Selected works by Max Frisinger

Max Frisinger
Noah's Ark (CocoRosie)

2010

Steel, glass, wood, mixed media

246 x 272.5 x 105 cm

Max Frisinger’s raised glass cases – assemblages crammed with found material – are witty visual paradoxes, governed by a dual sense of cacophony and order. They demand careful observation, with each side like an entry point, revealing a different topography made up of found scraps – metal, wood, tubing, table legs, plastic tubs, offcuts and other broken designs – all random-looking but somehow perfectly framed around each other and their spatial limitations.

Frisinger’s works juxtapose apparent chaos with a careful sense of arrangement, and flirt with an art historical understanding of perspective, representation and abstraction. Depending on the viewer’s point of view, the objects within these three-dimensional boxes may appear to be independent from each other, or unified and flattened, like abstract paintings.

Max Frisinger
Rising (Yoko Ono)

2010

Steel, glass, wood, mixed media

246 x 272.5 x 105 cm

Noah’s Ark (CocoRosie) (2010), a vitrine chock full of mismatched shapes, is striking for the complex imagery that rises out of its superimposed objects and the gaps left between them. Rising (Yoko Ono) (2010) shows a somewhat axial arrangement suggesting kineticism despite its crammed, impossibly static nature.

When asked about his works and the development of his practice, Frisinger simply states: ‘inveni, vidi, vici’ (‘I found, I saw, I conquered’). His assemblages can be seen to be making reference to the tradition of refuse-based art, recycling detritus to comment on the society of excess. Looming over Frisinger’s new time-capsules of the everyday are the ghosts of found-object sculptures by Marcel Duchamp and Jean Tinguely, Arman’s ‘accumulations’ and Daniel Spoerri’s ‘snare pictures’, as well as a poetic playfulness, somewhere between Joseph Cornell and the musical, performative improvisation of Fluxus.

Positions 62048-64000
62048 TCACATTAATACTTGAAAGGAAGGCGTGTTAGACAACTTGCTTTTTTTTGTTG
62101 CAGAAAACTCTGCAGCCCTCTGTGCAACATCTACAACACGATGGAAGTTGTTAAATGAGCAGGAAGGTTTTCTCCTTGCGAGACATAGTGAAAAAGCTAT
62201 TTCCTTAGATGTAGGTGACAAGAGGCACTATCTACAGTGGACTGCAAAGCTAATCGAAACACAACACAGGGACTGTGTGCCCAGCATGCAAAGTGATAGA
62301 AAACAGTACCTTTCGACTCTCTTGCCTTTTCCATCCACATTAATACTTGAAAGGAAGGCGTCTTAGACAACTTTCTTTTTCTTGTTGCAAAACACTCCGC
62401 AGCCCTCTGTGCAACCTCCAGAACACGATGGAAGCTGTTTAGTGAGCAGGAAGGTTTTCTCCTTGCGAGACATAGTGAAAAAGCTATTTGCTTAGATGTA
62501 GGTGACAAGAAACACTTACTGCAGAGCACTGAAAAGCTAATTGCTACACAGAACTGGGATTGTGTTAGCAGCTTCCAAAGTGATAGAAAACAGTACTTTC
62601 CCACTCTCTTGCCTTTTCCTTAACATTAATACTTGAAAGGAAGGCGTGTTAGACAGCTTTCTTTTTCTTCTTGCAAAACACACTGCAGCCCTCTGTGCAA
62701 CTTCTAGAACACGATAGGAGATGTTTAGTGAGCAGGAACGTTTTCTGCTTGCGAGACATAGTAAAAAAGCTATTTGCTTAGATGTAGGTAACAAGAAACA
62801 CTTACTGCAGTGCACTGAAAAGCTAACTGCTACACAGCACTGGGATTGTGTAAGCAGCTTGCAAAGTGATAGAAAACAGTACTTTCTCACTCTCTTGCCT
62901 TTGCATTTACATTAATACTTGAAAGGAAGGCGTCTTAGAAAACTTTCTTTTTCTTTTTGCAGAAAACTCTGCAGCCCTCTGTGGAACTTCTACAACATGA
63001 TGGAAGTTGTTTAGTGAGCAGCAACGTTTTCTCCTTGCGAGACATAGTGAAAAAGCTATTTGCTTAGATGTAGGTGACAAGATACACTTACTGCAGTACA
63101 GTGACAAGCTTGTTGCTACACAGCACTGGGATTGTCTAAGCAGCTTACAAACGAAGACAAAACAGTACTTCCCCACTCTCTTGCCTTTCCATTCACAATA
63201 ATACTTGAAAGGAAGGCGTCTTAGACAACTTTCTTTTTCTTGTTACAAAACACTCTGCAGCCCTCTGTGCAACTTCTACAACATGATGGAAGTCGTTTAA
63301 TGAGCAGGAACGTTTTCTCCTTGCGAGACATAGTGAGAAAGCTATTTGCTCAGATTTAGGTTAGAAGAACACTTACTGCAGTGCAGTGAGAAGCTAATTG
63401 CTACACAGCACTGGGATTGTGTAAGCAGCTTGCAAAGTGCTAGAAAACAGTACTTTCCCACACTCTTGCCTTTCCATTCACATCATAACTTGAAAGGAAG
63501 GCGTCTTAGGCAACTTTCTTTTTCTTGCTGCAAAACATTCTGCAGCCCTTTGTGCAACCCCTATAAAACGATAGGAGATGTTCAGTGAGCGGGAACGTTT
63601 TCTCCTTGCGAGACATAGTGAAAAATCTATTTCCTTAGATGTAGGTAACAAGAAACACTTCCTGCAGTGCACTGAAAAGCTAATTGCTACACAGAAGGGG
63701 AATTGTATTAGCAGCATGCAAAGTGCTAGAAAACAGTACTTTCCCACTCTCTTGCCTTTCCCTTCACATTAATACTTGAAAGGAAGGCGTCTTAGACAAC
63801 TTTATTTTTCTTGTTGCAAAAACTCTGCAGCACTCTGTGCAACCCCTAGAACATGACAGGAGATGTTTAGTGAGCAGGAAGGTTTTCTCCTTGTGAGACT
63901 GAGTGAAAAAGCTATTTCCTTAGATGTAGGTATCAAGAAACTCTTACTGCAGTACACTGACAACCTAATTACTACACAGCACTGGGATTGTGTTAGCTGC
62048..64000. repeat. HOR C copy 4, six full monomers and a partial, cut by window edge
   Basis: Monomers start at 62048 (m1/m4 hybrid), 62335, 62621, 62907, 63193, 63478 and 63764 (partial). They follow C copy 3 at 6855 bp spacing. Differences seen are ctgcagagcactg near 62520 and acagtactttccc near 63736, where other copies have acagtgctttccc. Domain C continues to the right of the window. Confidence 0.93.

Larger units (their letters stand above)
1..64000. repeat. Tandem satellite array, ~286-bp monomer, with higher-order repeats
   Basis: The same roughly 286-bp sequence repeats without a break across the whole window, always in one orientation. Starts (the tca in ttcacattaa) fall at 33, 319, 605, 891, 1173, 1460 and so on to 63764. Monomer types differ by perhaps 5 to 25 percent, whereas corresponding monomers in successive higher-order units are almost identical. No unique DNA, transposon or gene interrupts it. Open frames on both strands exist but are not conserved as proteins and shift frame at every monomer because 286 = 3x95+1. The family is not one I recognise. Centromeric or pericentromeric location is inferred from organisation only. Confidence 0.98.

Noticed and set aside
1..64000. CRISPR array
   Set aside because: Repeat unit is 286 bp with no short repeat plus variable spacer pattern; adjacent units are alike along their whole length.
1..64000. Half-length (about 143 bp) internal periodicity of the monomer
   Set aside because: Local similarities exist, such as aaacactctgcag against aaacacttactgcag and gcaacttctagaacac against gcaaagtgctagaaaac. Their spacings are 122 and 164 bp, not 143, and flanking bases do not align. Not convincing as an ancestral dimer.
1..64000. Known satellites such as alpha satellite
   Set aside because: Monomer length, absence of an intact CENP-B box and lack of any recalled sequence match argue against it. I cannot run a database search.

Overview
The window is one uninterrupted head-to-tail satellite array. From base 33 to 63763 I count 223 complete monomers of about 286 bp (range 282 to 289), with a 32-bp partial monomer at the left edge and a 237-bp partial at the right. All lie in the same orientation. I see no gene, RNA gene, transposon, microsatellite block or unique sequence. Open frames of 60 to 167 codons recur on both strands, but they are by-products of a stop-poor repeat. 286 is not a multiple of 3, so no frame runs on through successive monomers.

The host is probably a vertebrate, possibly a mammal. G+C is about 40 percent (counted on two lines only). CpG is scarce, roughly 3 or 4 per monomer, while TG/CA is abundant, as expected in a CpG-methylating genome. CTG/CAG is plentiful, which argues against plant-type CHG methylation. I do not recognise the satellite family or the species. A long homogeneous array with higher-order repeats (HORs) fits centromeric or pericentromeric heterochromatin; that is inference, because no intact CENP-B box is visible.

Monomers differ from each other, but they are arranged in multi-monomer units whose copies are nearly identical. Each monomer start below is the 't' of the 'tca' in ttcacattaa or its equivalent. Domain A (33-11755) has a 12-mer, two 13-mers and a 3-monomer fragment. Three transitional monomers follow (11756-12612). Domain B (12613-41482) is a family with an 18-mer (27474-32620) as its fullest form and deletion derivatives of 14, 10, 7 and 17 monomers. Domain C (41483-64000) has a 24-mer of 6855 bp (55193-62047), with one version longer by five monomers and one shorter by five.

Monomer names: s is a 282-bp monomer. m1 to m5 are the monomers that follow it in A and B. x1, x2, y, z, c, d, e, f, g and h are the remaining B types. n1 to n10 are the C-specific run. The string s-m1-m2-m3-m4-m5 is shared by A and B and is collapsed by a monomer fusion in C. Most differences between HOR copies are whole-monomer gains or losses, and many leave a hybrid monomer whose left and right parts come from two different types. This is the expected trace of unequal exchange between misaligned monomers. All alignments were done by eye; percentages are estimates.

But Frisinger’s boxes, like portable, flat-pack dumpsters, contain not just a nod to the past, but an up-to-date comment on our current culture of waste and excess in society in general but perhaps also within the art world.


Articles

ARTIFACTS:THE FRIEZE ART FAIR: SALVAGE INSTINCT
October 15, 2010, By Linda Yablonsky, NY Times

Trend-spotters at the Frieze Art Fair this week had an easy time finding the next big thing: the artist as clutter queen. During a V.I.P. preview attended by Keith Richards as well as the mega-collectors Dasha Zhukova, Steven Cohen and Charles Saatchi, I saw so much junk repurposed as found-object sculpture that I actually mistook a pair of fire extinguishers for an artwork. But when I reached the stand of Berlin’s Contemporary Fine Art, and a friend blurted a telltale alert – “What the hell is that!” – I knew we were onto something big.
We were peering into a standing glass case that the artist Max Frisinger had crammed with wood scraps, foam, colorful plastic tubing, bits of rusting machinery, what might have been an ironing board and God knows what else into a jungle of detritus. Seen from one side, it looked like the back or inside of a closet, except that it doubled as the outside or the front. Though it existed in three dimensions, it could also be read as a two-dimensional abstract painting. I’d call that a perceptual coup.

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Source: nytimes.com


DER JÄGER DES ENTSORGTEN SCHATZES NÄCHTLICHE STREIFE MIT DEM BREMER KÜNSTLER MAX FRISINGER: AUF DER SUCHE NACH DINGEN, DIE ZU KUNST WERDEN SOLLEN VON SEBASTIAN MANZ




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Source: Contemporary Fine Arts Berlin / Weser Kurier paper / 29 May 2009


MAX FRISINGER ESSAY FROM CONTEMPORARY FINE ARTS BERLIN




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Source: Contemporary Fine Arts Berlin